Bella Mente wound up winning six of 10 races in posting a low score of 19 points, two better than Numbers, which had four-time America's Cup winner Brad Butterworth aboard as tactician. Fauth captured his fourth victory in Key West despite a grounding incident on Wednesday that caused the team to absorb seven points in two races. Bella Mente was unable to finish Race 5 then limped to third in Race 6 due to a damaged keel bulb.

"We basically tanked two races and that was very hard to overcome, especially against this caliber of competition," Fauth said. "Numbers is very quick and very well sailed. Gunther, Brad and their guys did a terrific job and really pushed us the whole way."

Veteran professional Terry Hutchinson, who was recently named Rolex Yachtsman of the Year for the second time in his career, praised the performance of Fauth and the rest of the crew. Hutchinson, an executive with Quantum Sail Design Group, is a relative newcomer to the Bella Mente program.

"Hap has a lot of experience racing this boat and does an outstanding job on the helm," Hutchinson said. "The one constant we had all week was superb starting and tremendous boat-handling. Every member of the crew really did a great job."

Race committee personnel reported wind gusts of nearly 30 knots during the second race on Friday and that made for some spectacular racing. Sailors aboard the GC32 catamarans were hanging on for dear life all day as the high-tech speedsters were bouncing off waves and coming completely out of the water. Ken Legler, principal race officer on Division 1, said the foiling catamarans completed a downwind leg in just six minutes.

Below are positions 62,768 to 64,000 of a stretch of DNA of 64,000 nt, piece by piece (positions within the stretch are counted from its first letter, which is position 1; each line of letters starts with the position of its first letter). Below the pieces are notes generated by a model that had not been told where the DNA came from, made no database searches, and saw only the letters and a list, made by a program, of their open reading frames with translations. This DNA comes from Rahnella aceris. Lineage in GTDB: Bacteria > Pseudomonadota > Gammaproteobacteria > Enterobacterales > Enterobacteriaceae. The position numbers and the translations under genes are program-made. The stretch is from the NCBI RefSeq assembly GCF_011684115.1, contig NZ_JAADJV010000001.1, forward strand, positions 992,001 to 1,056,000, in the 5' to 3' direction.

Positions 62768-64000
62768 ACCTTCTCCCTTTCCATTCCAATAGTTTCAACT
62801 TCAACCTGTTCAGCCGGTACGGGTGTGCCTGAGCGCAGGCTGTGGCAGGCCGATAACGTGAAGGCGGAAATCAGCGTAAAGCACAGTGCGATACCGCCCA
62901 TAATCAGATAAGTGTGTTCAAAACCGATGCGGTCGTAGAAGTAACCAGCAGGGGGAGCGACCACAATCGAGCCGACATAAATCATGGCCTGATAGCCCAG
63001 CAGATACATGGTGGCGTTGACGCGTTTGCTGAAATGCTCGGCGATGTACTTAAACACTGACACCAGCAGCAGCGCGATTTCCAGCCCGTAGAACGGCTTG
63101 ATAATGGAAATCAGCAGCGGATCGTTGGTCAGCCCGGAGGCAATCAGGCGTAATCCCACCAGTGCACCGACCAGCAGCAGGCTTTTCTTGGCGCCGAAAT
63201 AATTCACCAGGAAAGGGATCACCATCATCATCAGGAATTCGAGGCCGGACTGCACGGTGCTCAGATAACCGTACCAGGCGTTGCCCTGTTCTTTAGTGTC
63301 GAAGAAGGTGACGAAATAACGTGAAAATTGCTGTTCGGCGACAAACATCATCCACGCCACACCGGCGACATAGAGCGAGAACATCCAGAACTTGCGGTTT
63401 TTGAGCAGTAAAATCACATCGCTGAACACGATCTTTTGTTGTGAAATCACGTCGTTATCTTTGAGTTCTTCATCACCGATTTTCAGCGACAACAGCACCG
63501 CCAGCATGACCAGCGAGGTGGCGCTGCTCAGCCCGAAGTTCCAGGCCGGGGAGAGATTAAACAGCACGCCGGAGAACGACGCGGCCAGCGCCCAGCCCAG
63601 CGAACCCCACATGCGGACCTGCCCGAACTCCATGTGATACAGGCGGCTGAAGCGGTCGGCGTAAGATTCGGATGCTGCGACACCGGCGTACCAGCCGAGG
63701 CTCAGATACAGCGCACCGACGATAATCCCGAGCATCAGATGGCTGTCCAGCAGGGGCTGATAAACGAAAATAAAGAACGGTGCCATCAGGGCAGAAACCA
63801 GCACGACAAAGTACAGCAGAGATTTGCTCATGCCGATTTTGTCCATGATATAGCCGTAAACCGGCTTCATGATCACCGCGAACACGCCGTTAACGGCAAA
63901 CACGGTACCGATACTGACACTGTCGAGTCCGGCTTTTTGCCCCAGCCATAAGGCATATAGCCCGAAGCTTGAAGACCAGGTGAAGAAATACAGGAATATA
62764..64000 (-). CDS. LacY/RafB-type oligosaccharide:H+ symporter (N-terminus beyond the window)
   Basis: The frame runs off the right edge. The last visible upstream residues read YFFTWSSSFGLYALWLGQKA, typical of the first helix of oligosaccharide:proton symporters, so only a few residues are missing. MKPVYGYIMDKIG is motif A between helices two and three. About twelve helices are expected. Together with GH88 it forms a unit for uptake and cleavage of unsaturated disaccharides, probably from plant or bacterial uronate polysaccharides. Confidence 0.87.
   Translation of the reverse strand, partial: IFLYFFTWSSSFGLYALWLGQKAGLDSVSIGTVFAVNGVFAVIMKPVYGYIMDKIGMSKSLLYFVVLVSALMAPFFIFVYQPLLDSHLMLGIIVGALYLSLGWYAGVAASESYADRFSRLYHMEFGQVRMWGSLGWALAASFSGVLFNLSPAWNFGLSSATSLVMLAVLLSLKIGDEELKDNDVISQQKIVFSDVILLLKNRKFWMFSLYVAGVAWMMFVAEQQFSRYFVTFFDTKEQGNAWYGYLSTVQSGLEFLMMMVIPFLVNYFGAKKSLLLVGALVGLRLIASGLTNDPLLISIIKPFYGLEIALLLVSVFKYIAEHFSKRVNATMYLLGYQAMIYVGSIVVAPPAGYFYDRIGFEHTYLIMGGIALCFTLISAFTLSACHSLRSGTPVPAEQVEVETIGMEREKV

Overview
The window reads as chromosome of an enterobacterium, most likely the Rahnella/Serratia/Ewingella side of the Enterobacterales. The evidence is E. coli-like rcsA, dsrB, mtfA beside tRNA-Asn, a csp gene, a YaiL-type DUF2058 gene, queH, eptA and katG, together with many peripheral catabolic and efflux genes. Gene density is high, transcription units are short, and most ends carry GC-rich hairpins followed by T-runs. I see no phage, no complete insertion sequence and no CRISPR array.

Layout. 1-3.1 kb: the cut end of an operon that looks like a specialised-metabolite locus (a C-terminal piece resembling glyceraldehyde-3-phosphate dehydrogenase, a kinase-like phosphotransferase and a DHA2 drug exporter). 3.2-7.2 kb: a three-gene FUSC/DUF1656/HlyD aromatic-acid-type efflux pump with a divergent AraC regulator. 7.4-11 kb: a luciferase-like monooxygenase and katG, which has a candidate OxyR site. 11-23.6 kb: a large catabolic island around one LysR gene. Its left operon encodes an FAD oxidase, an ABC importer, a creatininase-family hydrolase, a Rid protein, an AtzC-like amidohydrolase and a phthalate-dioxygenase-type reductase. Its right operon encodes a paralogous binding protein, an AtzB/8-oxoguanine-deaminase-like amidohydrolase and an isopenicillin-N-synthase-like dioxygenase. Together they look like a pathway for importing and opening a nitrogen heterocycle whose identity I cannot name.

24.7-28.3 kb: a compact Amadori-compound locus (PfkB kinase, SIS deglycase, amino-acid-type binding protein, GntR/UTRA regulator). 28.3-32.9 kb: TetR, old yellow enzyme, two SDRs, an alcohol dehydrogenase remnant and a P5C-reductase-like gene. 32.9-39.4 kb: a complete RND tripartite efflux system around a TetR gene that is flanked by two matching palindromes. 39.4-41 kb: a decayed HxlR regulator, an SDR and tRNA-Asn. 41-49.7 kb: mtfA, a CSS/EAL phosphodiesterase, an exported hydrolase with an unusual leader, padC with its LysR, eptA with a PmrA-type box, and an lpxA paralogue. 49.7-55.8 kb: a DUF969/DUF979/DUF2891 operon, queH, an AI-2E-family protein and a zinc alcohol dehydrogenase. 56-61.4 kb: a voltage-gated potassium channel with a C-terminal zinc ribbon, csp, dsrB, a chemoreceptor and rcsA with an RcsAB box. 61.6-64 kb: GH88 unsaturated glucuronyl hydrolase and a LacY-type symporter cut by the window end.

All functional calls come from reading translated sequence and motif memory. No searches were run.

Skipper Flavio Marazzi led the Swiss entry ARMIN STROM Sailing to a one-point victory over ZouLou, the French entry skippered by Erik Maris. Keith Swinton served as tactician while Diego Stefani was headsail trimmer aboard ARMIN STROM, which finished first or second in eight of 10 races. Argo and Leenabarca were unable to compete in the last race after sustaining rudder damage in the rough conditions.

"The last two days were really fun. These are very cool boats and they were absolutely flying," Marazzi said. "Today was a bit tricky because of the swell. It's hard to find the fine line between pushing and backing off. It is very exciting, but also very dangerous."